Kevin Lau, former editor of the investigative Ming Pao newspaper, was left in a critical condition after Wednesday's brutal attack, seen as highlighting warnings from international watchdogs that the city's media independence is in jeopardy as Beijing seeks tighter control.
Organisers said that 13,000 people including journalists, activists and lawmakers marched in the swiftly organised rally, although police put the turnout lower at 8,600.
Protesters dressed in black waved banners declaring "They can't kill us all" as they condemned the vicious assault on Lau, urging police to solve the case quickly and saying journalists would not be swayed by violence.
"We need to tell the evil power that your knife is not going to deter us," Sham Yee-lan, chairwoman of the Hong Kong Journalists Association told reporters outside the government headquarters, before marching to the city's police department to deliver a petition with 30,000 signatures.
Ronan Chan, a 21-year-old journalism student, told AFP: "I still want to be a journalist. I won't be affected by the incident... A place without freedom of speech is not a civilised society."
Mr Lau's condition improved on Saturday when he was transferred out of an intensive hospital unit to a private ward, greeting journalists with a defiant hand gesture.
A recorded sound clip by Mr Lau played through loudspeakers at the rally declared: "Violence wants us to be afraid. If we are afraid, we will lose freedom. I hope all journalists believe there is justice."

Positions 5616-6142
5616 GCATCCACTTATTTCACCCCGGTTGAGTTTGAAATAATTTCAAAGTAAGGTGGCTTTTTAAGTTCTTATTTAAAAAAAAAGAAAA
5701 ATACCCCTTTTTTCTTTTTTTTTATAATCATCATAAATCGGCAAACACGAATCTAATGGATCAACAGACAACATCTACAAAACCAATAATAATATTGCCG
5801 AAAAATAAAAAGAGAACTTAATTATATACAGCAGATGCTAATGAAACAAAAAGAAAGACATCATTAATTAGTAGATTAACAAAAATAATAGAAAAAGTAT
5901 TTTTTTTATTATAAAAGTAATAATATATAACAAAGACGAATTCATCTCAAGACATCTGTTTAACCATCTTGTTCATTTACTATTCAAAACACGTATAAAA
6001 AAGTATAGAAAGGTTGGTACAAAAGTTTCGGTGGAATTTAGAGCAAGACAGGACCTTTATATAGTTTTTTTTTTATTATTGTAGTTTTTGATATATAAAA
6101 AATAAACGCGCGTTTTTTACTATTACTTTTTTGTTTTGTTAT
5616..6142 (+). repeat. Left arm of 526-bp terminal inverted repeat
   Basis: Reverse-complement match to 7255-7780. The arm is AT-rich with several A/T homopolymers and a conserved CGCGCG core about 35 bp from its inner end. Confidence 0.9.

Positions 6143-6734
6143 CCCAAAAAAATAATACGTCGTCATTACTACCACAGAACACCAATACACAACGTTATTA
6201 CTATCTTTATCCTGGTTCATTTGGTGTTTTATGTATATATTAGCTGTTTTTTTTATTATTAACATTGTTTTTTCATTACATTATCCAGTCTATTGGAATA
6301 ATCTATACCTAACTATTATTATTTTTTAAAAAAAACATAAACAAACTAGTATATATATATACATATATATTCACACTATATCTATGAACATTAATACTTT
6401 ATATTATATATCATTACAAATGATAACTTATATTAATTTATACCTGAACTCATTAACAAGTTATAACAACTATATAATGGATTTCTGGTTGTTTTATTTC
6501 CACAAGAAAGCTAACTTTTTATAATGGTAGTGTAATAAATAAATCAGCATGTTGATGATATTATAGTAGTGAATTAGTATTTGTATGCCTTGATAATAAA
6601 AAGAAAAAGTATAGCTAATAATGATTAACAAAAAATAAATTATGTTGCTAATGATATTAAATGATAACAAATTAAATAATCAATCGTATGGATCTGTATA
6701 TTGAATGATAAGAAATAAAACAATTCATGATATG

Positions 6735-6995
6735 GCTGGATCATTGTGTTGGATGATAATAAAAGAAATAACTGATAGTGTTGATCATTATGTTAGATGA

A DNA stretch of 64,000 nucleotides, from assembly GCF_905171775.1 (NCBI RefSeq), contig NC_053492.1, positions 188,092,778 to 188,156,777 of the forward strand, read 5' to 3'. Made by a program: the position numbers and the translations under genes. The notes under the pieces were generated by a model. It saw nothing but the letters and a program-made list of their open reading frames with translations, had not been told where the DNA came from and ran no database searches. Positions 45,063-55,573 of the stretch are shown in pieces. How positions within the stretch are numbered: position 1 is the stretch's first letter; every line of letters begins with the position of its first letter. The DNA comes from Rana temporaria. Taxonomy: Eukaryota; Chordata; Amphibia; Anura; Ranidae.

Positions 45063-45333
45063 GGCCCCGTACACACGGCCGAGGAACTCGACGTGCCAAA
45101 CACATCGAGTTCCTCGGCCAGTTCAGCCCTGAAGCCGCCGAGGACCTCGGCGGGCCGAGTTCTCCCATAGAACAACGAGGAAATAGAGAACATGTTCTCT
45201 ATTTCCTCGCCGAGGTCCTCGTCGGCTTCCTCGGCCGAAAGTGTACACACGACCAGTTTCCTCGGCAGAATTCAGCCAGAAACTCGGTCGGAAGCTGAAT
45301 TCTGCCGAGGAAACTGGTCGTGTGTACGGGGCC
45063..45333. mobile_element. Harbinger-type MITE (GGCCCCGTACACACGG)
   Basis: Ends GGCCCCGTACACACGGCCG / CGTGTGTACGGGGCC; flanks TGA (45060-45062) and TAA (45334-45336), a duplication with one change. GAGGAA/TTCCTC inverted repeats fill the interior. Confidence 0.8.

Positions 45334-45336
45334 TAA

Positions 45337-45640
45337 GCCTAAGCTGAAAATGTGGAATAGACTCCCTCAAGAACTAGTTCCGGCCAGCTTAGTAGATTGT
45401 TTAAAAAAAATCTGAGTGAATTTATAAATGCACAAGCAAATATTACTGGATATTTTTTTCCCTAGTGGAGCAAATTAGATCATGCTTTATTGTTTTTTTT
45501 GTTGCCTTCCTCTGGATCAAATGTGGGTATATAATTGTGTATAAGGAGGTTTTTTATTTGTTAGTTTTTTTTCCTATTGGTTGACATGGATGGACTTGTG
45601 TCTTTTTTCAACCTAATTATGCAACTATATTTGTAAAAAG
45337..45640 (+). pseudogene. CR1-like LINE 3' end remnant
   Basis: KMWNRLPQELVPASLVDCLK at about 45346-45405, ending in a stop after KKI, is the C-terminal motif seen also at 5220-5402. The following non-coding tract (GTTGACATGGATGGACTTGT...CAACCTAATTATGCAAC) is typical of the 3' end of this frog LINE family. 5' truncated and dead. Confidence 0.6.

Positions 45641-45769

"People should not take freedom for granted. We cannot assume it will never change. It takes everyone to guard it," he was heard to say.
The attack on Mr Lau provoked shock in a city known for its safety, leading Hong Kong's leader, Chief Executive Leung Chun-ying, to stress that freedom of speech will be protected in the financial hub.
But one of Mr Leung's daughters, Leung Chai-yan, sparked an online row after voicing doubt over the attackers' motive, according to the South China Morning Post.
"What does the attack have anything to do with press freedom?! Come on people", she wrote on her Facebook page, drawing criticisms from netizens who accused her of cold blooded comments.
A police investigation into the incident is underway but no arrests have been made so far in what authorities called a "triad-style" attack.
A similar march held the previous week prior to Lau's attack drew 6,000 people protesting at several high-profile incidents seen as aimed at stifling the free press, including the removal of Lau as editor of the liberal Ming Pao, allegedly for being unsympathetic to Beijing. Police put the count for that march at 1,600.
Earlier this month the international Committee to Protect Journalists said media freedom in Hong Kong was "at a low point", citing self-censorship among reporters, financial and physical threats against the media and legislative steps that could hinder investigative reporting.
Paris-based Reporters Without Borders also said in a report that Hong Kong's media independence was "in jeopardy", as China flexes its muscles to stifle critical coverage.
Certain pro-Beijing lawmakers also attended Sunday's rally, local broadcaster Radio Television Hong Kong reported.
Lawmaker Chiang Lai-wan was quoted by the broadcaster as saying that violence against journalists cannot be tolerated regardless of political ideals.